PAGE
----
Social Media Dominates Online Trade for Small Businesses in Africa, GSMA Survey Reveals

In a recent survey conducted by the GSMA, an association of mobile-phone operators, insights into the online trading habits of small businesses across six African countries have emerged, shedding light on the prevalent use of social media platforms for commerce.

Contrary to the rise of Amazon-style retail platforms tailored for logistics and simplified payments, the survey found that a significant majority of small businesses in Ghana and Ethiopia (three-quarters of respondents) exclusively utilize social media for their online sales. In South Africa, the only country where a majority incorporates online marketplaces, the trend showcases a unique regional variance.

According to Mark Wensley of Caribou Digital, a research firm, many entrepreneurs kickstart their online ventures using WhatsApp. They create chat groups to showcase their products to friends, leveraging the status bar for promotions and utilizing their contacts list to monitor customer preferences. As their businesses expand, entrepreneurs often turn to broader social media platforms such as Facebook or Instagram to reach a wider audience.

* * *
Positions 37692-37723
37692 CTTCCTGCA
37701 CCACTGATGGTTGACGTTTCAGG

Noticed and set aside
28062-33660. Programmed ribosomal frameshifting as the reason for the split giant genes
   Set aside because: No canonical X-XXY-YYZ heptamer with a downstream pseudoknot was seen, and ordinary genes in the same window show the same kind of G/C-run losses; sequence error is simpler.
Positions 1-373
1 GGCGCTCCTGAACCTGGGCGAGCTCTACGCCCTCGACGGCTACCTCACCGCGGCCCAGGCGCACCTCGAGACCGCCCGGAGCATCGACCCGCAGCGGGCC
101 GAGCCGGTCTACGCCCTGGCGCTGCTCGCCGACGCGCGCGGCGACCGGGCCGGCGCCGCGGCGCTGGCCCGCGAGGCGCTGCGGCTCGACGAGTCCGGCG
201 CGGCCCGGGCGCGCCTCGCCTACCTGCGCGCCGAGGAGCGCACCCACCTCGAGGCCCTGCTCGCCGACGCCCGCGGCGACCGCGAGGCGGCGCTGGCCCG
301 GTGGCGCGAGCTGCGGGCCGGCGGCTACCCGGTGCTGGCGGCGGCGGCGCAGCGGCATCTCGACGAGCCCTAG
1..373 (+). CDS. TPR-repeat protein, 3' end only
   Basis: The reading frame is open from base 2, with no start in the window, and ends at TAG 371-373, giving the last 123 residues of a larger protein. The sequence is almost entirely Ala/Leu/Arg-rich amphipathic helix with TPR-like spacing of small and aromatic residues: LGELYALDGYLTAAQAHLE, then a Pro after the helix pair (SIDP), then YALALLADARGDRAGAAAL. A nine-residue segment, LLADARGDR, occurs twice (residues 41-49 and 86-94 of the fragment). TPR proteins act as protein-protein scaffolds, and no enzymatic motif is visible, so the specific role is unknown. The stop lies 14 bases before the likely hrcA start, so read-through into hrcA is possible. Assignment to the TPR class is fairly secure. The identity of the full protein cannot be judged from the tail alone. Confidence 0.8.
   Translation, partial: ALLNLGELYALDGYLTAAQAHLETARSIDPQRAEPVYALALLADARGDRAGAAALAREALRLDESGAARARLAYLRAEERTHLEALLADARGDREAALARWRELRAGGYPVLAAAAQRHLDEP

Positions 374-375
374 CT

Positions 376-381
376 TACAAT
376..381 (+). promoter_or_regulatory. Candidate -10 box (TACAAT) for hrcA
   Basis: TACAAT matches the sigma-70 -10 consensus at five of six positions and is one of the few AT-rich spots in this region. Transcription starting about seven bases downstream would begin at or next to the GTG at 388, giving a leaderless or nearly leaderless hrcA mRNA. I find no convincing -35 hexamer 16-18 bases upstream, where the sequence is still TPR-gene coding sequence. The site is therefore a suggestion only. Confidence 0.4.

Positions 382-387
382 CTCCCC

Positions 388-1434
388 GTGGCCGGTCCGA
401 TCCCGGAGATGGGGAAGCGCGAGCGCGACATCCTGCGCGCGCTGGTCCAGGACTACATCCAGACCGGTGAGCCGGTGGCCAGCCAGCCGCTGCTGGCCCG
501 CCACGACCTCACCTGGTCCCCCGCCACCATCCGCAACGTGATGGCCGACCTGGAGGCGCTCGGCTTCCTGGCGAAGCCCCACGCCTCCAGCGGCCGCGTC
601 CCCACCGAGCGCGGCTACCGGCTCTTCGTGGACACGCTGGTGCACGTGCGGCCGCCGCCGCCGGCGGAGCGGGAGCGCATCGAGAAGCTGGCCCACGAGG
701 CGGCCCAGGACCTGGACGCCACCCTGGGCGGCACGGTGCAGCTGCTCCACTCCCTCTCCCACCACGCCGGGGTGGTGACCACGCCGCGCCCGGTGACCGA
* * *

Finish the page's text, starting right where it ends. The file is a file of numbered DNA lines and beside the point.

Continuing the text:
The survey highlights the grassroots approach taken by these businesses, where trusted local motorbike drivers are often employed for efficient and reliable delivery services. Payment methods vary, with bank transfers and mobile money being common, but cash-on-delivery emerges as the most popular choice among consumers.

One of the driving factors behind the preference for independent online selling, as opposed to established marketplaces, is the cost factor. Entrepreneurs appreciate the cost-effectiveness of handling their online presence, as opposed to the commissions charged by online marketplaces, typically ranging from 5-20% of the sale price.

The findings of this survey underscore the dynamic and diverse landscape of online commerce in Africa, emphasizing the influence of social media as a primary tool for small businesses to connect with customers and facilitate transactions. As the digital economy continues to evolve, understanding these local preferences and practices will be crucial for businesses and policymakers alike.


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